Plans by the railway ministry to double the volume of coal carried on dedicated railroads to 2.4 billion tonnes by 2015 will cut production costs, as will an ongoing mine consolidation.
Railway tariffs cost about 0.15 yuan per tonne for each kilometre, less than half the cost of around 0.35 yuan by truck, according to data from the China Coal Transport and Distribution Association.
More coal moving by rail will cut China's average production cost for thermal coal in the next 2-3 years by $10-$15 a tonne to $80-90, including value-added tax, according to brokerage CLSA.
Kicking the Coal Addiction
Power demand growth has fallen even further than economic growth as China has cut its energy use to about 0.7 times GDP growth, according to Reuters calculations based on data from the statistics bureau. That compares with an average multiplier of 1.1 times from 2005-2012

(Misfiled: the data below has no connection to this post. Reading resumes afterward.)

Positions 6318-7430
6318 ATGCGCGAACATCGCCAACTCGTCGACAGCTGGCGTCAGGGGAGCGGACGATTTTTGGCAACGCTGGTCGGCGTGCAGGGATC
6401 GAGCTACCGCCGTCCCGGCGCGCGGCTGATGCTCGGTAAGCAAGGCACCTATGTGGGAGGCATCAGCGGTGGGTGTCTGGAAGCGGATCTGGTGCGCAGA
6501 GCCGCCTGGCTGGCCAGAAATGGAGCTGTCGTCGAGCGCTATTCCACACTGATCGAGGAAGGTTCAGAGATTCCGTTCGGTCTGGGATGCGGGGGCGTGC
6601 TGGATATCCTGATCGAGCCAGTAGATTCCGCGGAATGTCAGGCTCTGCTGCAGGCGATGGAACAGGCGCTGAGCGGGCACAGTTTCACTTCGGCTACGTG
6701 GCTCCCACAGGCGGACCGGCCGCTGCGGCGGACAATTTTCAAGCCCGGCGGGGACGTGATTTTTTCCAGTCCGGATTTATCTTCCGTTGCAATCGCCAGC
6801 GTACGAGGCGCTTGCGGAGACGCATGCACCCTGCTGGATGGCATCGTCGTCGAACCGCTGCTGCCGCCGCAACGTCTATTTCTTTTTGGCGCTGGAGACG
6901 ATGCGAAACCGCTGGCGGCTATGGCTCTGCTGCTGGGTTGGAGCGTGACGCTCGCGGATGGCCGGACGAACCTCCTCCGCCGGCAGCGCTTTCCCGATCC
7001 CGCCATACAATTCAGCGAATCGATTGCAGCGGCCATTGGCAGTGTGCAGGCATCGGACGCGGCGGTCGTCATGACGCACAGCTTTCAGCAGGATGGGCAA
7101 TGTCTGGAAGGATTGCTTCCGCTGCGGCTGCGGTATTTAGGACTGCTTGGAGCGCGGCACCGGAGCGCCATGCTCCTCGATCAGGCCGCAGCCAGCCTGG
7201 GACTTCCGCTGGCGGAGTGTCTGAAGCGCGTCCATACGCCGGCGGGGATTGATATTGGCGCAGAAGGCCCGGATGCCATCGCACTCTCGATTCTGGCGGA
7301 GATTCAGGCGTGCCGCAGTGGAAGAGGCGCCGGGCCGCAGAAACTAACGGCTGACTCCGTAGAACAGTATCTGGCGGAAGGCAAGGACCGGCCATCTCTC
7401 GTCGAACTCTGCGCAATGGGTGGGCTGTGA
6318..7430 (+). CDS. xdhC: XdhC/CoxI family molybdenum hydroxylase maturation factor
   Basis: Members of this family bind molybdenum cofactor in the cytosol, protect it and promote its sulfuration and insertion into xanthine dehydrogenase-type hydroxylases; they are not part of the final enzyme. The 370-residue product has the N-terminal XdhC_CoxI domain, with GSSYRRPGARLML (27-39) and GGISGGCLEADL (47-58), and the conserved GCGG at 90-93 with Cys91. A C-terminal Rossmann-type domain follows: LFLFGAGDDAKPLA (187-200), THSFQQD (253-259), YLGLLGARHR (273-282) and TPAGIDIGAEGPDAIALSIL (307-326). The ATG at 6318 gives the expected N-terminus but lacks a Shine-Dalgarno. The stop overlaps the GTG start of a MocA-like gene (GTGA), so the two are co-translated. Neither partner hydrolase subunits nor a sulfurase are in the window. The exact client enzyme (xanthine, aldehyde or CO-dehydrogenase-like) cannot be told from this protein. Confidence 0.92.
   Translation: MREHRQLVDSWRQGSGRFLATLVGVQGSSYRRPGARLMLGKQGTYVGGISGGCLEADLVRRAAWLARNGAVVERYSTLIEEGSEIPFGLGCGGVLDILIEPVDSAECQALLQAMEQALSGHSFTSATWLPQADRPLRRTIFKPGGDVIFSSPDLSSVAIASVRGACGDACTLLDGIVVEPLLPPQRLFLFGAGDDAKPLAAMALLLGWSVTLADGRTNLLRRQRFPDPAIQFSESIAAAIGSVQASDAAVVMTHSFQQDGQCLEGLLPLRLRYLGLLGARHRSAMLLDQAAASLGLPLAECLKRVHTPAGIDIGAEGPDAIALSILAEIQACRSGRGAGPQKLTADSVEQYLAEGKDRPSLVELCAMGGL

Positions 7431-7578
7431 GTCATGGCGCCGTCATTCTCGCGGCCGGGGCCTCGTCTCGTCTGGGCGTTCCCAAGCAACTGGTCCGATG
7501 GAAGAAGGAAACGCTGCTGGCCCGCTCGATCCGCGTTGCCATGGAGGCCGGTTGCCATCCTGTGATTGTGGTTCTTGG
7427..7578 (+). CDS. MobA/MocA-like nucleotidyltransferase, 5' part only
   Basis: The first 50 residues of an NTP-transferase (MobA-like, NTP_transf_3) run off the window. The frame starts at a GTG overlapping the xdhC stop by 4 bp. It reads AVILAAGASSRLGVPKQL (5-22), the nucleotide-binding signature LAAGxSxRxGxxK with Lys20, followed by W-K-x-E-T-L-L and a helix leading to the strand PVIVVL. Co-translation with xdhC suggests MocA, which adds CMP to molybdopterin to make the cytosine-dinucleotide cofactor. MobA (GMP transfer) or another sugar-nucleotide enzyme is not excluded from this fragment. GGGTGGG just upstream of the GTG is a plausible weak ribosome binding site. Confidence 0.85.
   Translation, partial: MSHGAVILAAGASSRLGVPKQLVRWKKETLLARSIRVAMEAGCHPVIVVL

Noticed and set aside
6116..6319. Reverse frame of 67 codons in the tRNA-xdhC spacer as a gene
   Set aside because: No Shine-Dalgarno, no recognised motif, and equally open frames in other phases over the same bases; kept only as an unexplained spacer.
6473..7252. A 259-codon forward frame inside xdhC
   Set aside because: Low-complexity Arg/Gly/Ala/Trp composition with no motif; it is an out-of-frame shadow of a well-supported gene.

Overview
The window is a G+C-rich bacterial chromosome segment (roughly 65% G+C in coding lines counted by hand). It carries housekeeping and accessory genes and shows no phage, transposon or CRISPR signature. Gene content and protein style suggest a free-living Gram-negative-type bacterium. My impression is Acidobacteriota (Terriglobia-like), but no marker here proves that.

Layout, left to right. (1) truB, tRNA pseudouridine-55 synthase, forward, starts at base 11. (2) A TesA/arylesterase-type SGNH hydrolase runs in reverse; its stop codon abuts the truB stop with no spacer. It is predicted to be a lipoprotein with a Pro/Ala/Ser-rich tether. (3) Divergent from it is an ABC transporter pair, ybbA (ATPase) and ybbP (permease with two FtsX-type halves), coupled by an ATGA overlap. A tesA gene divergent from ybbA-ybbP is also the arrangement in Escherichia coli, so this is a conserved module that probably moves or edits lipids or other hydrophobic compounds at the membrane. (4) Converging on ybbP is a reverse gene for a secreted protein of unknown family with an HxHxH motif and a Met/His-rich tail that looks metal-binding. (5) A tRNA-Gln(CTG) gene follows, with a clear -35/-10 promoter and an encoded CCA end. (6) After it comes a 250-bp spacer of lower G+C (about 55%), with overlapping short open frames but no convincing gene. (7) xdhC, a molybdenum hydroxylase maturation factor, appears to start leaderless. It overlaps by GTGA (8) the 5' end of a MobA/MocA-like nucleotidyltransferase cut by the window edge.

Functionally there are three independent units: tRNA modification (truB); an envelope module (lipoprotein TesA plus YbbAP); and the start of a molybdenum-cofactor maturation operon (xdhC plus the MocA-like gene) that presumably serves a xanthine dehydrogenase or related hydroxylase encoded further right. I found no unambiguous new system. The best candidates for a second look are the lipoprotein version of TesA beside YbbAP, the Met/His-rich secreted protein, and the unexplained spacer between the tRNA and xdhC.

A surge in hydropower, nuclear and gas power has cut coal's share in power generation to 73 percent this year, from 78 percent in 2007, and this is set to move even lower.
Hydropower capacity is targeted to grow about 6 percent a year to reach 290 gigawatts by 2015, nuclear capacity to quadruple to 58 gigawatts by 2020 and gas-fired capacity to double to 56 gigawatts by 2015.
That compares with an expected 4 percent annual growth in thermal power capacity, half that seen between 2005 and 2011, said Liu Xiangdong, director of planning statistics of the China Electricity Council.